13. National Science Advisory Board for Biosecurity, Enhancing Personnel Reliability among Individuals with Access to Select Agents (May 2009), available at https://osp.od.nih.gov/wp-content/uploads/NSABB_Final_Report_-on_-PR-5-29-09.pdf.
  14. Dana Perkins and Eilyn Fabregas, “Mitigating Insider Threats through Strengthening Organizations’ Culture of Biosafety, Biosecurity, and Responsible Conduct,” white paper, Federal Experts Security Advisory Panel Working Group on Strengthening the Culture of Biosafety, Biosecurity, and Responsible Conduct in the Life Sciences, February 2017, available at http://sites.nationalacademies.org/cs/groups/dbassesite/documents/webpage/dbasse_177312.pdf.
  15. Report of the Working Group on Strengthening the Biosecurity of the United States (2009), available at https://www.phe.gov/Preparedness/legal/boards/biosecurity/Documents/biosecreportfinal102309.pdf.
  16. Dana Perkins, “Implementing the UNSCR 1540 Obligations: Lessons Learned from Strengthening the U.S. Biosafety and Biosecurity Practices and Oversight System,” 1540 Compass 10 (2016): 27–33, http://spia.uga.edu/wp-content/uploads/2016/04/Compass_Magazine_Web_10-2.pdf.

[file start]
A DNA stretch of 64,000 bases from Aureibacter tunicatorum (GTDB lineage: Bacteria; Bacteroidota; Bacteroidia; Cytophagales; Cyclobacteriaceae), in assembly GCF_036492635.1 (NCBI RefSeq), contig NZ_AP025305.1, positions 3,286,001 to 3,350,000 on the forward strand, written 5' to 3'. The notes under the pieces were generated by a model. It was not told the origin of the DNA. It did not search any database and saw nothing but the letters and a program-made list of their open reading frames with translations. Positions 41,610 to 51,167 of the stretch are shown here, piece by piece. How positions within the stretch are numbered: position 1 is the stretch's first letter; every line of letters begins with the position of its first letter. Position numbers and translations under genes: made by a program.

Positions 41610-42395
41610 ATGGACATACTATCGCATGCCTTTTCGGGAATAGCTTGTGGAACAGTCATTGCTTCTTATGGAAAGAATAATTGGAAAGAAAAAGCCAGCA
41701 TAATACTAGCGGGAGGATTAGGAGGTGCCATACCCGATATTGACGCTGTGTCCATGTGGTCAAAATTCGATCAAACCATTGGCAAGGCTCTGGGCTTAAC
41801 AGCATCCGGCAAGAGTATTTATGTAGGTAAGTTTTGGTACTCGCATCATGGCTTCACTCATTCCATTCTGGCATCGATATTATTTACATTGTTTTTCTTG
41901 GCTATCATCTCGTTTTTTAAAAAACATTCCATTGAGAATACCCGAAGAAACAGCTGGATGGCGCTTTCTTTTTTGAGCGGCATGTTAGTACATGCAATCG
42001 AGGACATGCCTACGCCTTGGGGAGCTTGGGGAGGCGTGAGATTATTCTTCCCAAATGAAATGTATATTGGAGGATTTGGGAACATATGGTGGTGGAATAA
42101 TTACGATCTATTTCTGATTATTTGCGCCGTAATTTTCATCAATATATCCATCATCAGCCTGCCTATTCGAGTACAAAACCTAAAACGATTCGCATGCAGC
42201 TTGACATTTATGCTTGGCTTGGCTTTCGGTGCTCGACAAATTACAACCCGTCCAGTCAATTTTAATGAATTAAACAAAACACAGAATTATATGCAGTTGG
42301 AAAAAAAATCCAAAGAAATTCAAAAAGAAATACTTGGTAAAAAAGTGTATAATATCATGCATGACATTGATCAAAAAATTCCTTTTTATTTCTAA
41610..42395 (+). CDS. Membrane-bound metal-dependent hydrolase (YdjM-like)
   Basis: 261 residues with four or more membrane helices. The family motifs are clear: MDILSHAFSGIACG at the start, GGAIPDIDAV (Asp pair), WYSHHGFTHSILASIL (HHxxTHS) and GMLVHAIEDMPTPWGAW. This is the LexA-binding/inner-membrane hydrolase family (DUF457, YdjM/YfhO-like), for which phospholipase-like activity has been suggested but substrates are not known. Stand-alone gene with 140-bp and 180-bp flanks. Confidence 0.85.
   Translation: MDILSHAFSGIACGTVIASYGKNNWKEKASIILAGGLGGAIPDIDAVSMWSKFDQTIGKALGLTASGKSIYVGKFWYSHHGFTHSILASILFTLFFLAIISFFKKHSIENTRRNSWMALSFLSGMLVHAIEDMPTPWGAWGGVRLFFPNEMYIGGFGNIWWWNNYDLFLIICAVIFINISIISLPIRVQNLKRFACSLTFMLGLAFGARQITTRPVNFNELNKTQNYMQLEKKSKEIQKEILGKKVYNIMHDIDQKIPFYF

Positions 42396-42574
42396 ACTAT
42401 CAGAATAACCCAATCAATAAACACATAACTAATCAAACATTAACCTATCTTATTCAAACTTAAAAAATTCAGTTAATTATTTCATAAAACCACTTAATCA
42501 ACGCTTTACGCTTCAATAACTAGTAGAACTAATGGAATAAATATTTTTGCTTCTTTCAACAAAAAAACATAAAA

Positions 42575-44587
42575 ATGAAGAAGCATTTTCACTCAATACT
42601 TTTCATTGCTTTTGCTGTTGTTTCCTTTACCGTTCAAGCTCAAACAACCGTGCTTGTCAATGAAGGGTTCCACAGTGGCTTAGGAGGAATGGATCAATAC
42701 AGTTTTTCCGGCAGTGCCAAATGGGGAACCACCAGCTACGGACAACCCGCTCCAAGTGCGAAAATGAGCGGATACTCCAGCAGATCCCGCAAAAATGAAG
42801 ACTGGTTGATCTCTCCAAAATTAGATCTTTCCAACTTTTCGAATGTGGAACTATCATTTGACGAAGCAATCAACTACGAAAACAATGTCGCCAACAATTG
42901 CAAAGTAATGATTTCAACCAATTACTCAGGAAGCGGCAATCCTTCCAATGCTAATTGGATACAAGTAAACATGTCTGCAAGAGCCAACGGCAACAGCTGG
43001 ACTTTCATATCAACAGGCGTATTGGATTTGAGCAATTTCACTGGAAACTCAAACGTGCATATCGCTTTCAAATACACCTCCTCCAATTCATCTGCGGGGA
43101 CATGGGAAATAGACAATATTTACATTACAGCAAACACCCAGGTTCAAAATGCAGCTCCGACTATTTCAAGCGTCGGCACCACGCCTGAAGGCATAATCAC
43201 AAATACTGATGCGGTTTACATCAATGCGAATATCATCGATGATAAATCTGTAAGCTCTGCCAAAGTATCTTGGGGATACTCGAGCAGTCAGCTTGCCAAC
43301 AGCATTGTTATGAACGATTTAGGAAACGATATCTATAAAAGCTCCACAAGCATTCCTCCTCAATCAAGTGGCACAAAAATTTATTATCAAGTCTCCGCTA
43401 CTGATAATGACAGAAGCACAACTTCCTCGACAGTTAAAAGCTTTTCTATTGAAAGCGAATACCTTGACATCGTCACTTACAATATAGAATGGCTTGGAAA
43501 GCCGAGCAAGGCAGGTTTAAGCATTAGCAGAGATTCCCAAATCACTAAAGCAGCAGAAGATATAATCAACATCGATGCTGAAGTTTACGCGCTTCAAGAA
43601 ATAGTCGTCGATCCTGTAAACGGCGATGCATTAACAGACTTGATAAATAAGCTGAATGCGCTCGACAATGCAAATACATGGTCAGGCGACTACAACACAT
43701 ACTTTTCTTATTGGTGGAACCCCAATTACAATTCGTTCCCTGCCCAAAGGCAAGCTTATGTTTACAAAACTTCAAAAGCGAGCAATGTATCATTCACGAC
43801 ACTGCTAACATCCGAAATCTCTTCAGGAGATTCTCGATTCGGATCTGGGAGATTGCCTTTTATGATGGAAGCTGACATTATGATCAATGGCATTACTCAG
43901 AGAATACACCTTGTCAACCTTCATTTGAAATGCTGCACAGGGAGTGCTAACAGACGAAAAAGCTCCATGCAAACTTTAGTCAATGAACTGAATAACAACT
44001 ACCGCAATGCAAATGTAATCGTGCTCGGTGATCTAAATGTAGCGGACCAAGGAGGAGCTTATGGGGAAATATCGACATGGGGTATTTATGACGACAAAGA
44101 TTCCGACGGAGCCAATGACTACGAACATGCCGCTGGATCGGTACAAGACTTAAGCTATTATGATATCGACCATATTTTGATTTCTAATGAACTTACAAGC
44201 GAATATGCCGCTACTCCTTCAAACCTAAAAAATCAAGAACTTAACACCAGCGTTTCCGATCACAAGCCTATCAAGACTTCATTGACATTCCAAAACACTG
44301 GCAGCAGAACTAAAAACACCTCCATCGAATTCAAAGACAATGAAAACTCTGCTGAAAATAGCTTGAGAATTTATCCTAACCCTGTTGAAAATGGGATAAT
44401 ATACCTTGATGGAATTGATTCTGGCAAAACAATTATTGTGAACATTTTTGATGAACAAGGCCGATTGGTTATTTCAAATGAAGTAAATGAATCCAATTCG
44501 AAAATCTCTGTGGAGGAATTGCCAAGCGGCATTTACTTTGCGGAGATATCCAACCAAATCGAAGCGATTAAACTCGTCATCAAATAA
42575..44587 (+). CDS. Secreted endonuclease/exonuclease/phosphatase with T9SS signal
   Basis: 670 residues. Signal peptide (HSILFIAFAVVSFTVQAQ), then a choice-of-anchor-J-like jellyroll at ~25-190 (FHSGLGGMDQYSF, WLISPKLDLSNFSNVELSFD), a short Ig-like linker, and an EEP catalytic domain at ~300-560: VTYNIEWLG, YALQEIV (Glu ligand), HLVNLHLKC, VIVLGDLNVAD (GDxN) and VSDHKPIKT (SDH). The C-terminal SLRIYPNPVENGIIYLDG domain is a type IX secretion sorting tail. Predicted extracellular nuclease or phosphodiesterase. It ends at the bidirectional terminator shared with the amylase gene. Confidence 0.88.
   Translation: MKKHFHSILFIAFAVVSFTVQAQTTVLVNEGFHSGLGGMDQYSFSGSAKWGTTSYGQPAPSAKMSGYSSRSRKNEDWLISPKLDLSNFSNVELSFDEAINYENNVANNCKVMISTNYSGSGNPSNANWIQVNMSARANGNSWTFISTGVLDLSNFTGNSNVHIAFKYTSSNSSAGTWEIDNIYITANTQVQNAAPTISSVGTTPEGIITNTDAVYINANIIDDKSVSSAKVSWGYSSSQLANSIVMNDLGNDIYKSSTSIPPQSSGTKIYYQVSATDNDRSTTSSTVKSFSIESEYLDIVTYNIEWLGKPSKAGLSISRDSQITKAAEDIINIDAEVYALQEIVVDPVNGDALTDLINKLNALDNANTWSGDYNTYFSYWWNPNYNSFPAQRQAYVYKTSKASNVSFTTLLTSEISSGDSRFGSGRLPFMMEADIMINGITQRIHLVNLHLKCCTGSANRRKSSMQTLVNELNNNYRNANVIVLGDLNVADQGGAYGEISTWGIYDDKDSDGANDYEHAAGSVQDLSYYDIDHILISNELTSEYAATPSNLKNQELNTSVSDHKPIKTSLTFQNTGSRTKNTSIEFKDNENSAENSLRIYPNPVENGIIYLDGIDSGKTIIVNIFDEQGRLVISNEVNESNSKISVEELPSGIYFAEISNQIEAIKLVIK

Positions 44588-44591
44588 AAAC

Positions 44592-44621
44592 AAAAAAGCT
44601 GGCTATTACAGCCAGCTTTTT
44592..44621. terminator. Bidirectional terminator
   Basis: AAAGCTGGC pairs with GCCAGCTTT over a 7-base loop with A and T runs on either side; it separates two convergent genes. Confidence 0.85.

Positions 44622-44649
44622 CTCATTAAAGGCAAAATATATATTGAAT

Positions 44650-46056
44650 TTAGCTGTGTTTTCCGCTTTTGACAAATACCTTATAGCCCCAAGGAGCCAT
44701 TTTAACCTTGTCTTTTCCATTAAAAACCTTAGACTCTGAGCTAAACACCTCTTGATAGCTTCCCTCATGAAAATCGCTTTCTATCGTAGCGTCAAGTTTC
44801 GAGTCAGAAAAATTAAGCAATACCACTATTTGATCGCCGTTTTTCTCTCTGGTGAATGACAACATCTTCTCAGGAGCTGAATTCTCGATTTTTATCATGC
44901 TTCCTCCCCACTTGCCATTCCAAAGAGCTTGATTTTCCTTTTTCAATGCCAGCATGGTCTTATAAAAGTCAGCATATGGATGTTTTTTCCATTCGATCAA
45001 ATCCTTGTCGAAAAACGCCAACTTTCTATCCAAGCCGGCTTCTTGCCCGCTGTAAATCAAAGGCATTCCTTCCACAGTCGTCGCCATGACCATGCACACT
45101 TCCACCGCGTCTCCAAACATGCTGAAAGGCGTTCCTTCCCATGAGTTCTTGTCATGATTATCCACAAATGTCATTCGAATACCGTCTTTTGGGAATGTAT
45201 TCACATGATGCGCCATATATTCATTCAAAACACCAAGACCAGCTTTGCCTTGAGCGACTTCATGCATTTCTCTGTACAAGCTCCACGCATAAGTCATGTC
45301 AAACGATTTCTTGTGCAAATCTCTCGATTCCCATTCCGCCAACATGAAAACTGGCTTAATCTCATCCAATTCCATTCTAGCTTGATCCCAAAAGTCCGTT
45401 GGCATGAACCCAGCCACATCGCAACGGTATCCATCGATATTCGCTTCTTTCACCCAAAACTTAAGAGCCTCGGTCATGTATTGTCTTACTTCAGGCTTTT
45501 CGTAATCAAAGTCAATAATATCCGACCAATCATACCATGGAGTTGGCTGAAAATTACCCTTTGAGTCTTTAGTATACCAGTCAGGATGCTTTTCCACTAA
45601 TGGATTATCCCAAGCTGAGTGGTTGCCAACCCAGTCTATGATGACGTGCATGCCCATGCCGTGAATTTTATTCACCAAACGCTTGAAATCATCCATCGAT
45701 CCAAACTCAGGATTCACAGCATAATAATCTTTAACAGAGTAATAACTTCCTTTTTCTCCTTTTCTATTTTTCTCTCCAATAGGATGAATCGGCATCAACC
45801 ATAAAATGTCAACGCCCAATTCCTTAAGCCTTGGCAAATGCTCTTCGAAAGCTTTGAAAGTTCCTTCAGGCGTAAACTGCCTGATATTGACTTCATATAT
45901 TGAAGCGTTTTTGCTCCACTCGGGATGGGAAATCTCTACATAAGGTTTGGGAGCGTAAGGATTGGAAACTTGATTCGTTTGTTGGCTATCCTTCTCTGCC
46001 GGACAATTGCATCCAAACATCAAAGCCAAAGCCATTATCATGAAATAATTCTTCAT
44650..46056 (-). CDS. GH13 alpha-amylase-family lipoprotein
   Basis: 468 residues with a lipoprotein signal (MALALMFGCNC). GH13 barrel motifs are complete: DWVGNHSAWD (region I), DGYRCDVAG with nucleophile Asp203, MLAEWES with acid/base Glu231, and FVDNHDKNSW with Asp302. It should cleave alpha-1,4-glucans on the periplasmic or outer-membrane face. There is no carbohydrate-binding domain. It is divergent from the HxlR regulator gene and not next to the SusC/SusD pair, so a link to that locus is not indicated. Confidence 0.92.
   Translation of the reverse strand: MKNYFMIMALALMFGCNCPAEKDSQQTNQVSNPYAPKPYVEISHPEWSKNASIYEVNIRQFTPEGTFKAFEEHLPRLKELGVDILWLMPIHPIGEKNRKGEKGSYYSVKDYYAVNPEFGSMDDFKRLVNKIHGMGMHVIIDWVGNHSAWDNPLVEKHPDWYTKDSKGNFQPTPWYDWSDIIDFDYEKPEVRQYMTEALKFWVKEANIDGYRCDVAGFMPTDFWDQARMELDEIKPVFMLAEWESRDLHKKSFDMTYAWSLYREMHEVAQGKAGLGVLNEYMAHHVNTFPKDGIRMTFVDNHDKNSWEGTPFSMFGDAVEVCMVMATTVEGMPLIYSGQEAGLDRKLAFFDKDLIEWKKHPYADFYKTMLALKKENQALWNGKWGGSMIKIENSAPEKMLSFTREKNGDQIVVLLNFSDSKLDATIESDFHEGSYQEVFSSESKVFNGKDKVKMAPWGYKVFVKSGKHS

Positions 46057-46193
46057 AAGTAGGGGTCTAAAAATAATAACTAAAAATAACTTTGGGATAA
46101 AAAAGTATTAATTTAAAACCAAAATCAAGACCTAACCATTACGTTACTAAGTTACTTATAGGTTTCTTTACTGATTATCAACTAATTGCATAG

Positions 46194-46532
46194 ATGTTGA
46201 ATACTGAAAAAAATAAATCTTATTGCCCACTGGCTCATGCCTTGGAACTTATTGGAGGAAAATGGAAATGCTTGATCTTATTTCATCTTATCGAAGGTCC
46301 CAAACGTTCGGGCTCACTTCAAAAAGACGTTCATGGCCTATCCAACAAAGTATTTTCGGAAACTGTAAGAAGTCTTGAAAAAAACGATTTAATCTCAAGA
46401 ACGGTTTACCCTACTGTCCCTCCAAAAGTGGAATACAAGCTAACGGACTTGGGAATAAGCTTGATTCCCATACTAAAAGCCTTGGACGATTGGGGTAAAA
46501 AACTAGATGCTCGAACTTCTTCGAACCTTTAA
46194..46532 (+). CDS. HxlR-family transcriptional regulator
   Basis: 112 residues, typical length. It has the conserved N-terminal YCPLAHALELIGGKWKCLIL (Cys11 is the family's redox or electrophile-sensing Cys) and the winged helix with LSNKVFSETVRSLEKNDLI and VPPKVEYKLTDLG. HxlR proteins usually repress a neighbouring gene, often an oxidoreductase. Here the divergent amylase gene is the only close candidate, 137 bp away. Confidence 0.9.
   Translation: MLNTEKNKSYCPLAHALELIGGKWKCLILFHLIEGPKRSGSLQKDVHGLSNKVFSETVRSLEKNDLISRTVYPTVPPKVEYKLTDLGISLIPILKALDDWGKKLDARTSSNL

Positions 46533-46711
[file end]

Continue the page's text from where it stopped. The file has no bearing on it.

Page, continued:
17. Edgar H. Schein and Peter Schein, Organizational Culture and Leadership San Francisco, John Wiley & Sons, 2016).
  18. International Atomic Energy Agency, Implementing Guide for Nuclear Security Culture, IAEA Nuclear Security Series no. 7 (Vienna: IAEA, 2008), http://www-pub.iaea.org/MTCD/publications/PDF/Pub1347_web.pdf.
  19. “Training Tools/Resources: Misc Handouts/Posters,” ABSA International, https://absa.org/training/.
  20. Ruthanne Huising, “Laboratory Safety and Security: Organizational and Cultural Factors,” presentation, Gain-of-Function Research: The Second Symposium, National Academies of Sciences, Washington, DC, March 10–11, 2016.
  21. Tim Trevan, “Biological Research,” http://www.nature.com/news/biological-research-rethink-biosafety-1.18747.